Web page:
For many years the Glasgows arranged for the dispatch of merchandise when Chávez's caravans reached the railroad terminal. They sold Chávez the groceries that normally completed these shipments.  Invoices from 1856 reveal that during the first week of May Felipe bought 64,298 pounds of dry goods. Among them 220 sacks of clarified sugar, 71 barrels of whiskey, one barrel of brandy, two boxes of cognac (listed apart from the brandy), 10 boxes of claret, 10 baskets of champagne, two boxes of oysters, two of sardines, 18 pounds of almonds, 10 sacks of coffee, 70 boxes of sperm candles, 40 boxes of white soap, 3,000 cigars, and other miscellaneous items. 
This pattern continued throughout the next decade. During the first week of July 1871 Chick, Browne & Co. prepared another order. Thirteen mule-drawn wagons under Francisco Chávez carried 64,866 pounds, and ox wagons led by Ambrosio Pino and Manuel Aragón hauled respectively 5,704 and 18,675 pounds for a total weight of 89,245 pounds. It is not possible to establish if Chávez's economic situation had improved by 1880, but it is clear that the weight of his shipments had not declined.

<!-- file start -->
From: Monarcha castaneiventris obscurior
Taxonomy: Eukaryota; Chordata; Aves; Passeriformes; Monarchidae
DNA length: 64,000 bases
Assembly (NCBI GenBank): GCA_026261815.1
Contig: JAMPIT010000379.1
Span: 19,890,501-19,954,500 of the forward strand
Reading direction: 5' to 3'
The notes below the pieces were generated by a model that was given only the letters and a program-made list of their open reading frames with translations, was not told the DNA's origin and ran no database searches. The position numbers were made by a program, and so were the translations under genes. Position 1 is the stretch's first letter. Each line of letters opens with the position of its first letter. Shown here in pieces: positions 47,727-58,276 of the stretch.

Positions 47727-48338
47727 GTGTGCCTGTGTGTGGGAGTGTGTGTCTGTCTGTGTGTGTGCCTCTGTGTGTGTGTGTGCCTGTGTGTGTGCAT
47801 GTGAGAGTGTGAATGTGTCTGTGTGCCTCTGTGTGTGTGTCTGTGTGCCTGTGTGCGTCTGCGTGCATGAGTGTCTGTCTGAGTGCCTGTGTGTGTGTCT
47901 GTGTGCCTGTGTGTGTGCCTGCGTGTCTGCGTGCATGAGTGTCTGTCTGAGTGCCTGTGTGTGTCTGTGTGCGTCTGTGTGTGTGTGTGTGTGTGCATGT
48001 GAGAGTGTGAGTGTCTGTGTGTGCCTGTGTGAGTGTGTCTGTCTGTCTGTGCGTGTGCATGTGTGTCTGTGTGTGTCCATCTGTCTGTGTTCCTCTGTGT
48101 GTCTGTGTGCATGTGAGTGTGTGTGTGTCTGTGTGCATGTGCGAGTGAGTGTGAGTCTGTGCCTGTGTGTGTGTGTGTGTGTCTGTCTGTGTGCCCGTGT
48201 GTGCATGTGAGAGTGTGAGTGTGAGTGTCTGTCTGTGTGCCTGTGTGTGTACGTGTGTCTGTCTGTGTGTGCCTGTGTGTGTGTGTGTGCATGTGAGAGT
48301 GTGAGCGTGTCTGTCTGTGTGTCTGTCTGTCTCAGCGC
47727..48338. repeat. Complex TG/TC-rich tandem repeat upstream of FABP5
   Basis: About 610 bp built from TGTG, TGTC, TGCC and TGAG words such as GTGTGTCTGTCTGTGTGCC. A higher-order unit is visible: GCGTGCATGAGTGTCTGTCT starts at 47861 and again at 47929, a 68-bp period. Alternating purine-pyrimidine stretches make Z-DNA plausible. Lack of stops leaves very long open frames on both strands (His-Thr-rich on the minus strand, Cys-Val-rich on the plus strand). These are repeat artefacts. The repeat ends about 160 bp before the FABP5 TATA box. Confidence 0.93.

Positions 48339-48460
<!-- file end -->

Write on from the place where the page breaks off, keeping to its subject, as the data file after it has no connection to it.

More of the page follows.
During certain years his purchases were more modest. In 1873 he received around 12,000 pounds of goods and in 1876 he bought only around $2,500 in merchandise from Samuel C. Davis & Co. of St. Louis, but this might not have been the only merchandise he acquired that year.  Chávez appeared to have bought additional commodities at the shipping terminals when his needs for merchandise were more limited. In many cases these were perishable goods, such as jams, ham, butter, crackers, pickles, corn, dried fruits, potatoes, but sometimes the invoices included an occasional wagon, trunks, cups, and silverware.